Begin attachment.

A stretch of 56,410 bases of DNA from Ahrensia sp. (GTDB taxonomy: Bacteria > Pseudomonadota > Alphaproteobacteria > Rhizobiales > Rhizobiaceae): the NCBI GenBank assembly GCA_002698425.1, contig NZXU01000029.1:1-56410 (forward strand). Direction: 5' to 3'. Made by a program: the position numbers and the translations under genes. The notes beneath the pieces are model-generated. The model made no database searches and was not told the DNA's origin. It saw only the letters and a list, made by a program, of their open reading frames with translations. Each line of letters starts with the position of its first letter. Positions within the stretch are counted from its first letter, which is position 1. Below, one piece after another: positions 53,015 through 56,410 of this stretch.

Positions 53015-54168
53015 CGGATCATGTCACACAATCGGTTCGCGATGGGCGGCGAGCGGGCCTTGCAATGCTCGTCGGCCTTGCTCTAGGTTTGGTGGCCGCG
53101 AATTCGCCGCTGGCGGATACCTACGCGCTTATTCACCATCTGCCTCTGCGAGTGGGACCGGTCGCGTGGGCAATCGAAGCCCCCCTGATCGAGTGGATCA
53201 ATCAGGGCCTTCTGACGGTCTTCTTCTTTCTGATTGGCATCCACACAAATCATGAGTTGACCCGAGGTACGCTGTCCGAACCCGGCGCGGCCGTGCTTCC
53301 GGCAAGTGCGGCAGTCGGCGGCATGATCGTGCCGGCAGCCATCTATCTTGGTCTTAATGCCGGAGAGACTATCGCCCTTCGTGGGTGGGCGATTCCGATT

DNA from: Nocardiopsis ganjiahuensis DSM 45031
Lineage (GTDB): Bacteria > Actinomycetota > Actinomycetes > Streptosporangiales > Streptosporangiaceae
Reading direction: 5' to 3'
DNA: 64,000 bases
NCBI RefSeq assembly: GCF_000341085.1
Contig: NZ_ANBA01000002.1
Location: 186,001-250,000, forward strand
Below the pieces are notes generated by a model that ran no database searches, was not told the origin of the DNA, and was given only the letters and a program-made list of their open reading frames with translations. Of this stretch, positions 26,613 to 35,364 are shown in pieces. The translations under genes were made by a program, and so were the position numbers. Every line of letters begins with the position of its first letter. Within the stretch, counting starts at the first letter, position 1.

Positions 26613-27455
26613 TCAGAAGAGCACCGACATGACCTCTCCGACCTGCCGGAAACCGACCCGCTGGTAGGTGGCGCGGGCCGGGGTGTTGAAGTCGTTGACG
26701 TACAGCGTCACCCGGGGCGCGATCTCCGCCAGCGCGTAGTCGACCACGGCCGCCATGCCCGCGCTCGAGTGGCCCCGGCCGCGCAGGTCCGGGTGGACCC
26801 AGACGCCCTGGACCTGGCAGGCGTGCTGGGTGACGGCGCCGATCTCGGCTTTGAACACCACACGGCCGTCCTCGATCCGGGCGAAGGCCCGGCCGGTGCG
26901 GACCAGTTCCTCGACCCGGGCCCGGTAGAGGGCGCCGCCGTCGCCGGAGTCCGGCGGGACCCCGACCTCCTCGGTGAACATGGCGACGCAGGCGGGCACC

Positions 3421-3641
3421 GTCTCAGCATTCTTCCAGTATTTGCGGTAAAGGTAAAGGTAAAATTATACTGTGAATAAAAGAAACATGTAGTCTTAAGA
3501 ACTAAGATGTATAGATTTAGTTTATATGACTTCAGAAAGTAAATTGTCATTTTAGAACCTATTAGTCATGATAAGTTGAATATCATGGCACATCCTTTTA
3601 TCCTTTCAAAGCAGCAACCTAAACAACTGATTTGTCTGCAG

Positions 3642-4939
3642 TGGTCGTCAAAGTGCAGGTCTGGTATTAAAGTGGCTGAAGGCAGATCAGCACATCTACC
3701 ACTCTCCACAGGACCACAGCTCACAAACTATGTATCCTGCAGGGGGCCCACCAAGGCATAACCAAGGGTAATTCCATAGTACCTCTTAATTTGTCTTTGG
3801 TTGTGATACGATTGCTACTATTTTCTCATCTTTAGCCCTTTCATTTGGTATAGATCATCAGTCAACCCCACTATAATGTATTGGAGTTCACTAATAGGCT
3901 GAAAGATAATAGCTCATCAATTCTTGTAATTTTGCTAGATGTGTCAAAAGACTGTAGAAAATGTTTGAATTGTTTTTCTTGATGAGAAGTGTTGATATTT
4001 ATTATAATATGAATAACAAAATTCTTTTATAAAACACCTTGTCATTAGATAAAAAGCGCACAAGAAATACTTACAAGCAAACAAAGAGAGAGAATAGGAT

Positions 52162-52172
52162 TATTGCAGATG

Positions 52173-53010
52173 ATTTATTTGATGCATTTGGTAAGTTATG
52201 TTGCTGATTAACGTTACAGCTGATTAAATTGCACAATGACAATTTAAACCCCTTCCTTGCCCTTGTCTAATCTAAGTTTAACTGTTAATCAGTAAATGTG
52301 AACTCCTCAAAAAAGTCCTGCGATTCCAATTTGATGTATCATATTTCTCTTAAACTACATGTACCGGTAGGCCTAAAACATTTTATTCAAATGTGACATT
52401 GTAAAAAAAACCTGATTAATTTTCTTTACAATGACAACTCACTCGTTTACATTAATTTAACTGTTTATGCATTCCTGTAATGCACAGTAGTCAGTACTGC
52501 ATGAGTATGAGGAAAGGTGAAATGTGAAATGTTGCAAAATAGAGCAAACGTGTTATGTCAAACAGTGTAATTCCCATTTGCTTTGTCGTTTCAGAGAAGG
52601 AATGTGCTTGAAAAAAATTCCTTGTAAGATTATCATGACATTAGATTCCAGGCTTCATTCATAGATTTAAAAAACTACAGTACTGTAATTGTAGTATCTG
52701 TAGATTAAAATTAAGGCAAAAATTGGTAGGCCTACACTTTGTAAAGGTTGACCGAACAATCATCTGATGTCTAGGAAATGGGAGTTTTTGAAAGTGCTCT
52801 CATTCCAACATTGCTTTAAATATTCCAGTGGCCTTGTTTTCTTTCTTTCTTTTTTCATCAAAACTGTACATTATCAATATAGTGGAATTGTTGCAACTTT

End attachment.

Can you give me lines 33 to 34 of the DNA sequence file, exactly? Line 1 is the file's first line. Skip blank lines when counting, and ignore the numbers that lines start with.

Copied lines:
52173 ATTTATTTGATGCATTTGGTAAGTTATG
52201 TTGCTGATTAACGTTACAGCTGATTAAATTGCACAATGACAATTTAAACCCCTTCCTTGCCCTTGTCTAATCTAAGTTTAACTGTTAATCAGTAAATGTG